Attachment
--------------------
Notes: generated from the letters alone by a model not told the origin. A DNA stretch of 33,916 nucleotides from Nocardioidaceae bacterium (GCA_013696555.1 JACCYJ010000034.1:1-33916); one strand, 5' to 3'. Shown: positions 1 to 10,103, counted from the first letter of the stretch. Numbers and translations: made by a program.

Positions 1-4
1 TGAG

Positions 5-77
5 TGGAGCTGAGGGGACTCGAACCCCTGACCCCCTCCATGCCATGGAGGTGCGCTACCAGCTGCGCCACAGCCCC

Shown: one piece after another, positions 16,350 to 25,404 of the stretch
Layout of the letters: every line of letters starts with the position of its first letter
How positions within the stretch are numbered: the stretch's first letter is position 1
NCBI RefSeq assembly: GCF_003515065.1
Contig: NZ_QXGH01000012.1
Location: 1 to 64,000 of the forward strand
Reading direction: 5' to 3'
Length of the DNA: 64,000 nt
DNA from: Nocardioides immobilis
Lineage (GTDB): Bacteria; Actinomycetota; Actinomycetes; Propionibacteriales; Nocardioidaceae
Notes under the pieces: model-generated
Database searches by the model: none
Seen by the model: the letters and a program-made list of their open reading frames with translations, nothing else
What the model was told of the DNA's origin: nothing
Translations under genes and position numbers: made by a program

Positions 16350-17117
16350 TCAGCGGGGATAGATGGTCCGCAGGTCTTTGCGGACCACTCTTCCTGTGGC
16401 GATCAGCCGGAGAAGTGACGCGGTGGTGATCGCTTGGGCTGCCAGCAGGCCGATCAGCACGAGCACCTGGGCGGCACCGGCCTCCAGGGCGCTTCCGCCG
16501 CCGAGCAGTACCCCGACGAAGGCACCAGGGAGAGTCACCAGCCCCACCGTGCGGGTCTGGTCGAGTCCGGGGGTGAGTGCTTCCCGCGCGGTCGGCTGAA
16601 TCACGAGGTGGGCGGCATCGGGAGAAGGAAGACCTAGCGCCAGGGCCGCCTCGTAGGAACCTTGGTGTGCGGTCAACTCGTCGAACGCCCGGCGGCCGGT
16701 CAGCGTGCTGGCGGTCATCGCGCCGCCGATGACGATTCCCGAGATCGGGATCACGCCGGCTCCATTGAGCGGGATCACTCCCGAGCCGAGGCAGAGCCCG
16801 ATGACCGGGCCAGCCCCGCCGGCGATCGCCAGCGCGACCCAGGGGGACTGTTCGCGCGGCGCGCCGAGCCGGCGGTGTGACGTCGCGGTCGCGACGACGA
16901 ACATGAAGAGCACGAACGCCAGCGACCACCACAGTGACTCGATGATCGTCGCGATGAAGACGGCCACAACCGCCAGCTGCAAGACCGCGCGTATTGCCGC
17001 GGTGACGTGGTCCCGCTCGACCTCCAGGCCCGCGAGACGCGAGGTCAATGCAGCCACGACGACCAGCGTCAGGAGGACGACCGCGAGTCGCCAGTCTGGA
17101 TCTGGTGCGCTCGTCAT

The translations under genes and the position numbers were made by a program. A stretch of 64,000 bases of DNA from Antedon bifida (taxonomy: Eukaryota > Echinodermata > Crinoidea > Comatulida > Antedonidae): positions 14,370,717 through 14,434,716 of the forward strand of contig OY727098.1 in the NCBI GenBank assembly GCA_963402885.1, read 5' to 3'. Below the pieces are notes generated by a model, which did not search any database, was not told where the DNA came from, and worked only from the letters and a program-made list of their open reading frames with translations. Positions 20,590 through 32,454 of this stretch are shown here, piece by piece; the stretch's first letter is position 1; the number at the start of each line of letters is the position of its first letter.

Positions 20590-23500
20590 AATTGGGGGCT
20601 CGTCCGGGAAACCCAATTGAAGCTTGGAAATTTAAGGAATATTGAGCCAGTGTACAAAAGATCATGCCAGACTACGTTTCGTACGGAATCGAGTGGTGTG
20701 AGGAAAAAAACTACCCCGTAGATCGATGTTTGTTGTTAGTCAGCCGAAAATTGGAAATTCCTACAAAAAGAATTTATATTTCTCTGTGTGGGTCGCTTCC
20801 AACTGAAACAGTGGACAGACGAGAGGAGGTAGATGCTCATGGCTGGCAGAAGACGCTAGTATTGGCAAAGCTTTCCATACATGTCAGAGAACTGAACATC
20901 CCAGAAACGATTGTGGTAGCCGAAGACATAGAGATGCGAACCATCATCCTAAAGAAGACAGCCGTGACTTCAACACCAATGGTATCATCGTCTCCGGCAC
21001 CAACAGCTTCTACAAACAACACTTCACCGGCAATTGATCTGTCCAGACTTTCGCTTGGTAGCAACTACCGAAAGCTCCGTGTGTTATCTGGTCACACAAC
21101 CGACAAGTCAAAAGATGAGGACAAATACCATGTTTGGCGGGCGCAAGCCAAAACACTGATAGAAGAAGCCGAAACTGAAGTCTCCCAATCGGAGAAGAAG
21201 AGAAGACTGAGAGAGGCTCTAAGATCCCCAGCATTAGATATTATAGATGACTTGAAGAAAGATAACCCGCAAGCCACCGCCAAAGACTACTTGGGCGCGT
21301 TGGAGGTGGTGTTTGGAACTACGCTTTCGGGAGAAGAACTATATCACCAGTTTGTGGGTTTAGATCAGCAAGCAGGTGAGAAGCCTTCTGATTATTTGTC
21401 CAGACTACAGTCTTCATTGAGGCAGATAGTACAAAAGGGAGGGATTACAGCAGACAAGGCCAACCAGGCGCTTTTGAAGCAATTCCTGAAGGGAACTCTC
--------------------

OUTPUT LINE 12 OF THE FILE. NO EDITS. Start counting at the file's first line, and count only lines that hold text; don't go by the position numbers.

Reading direction: 5' to 3'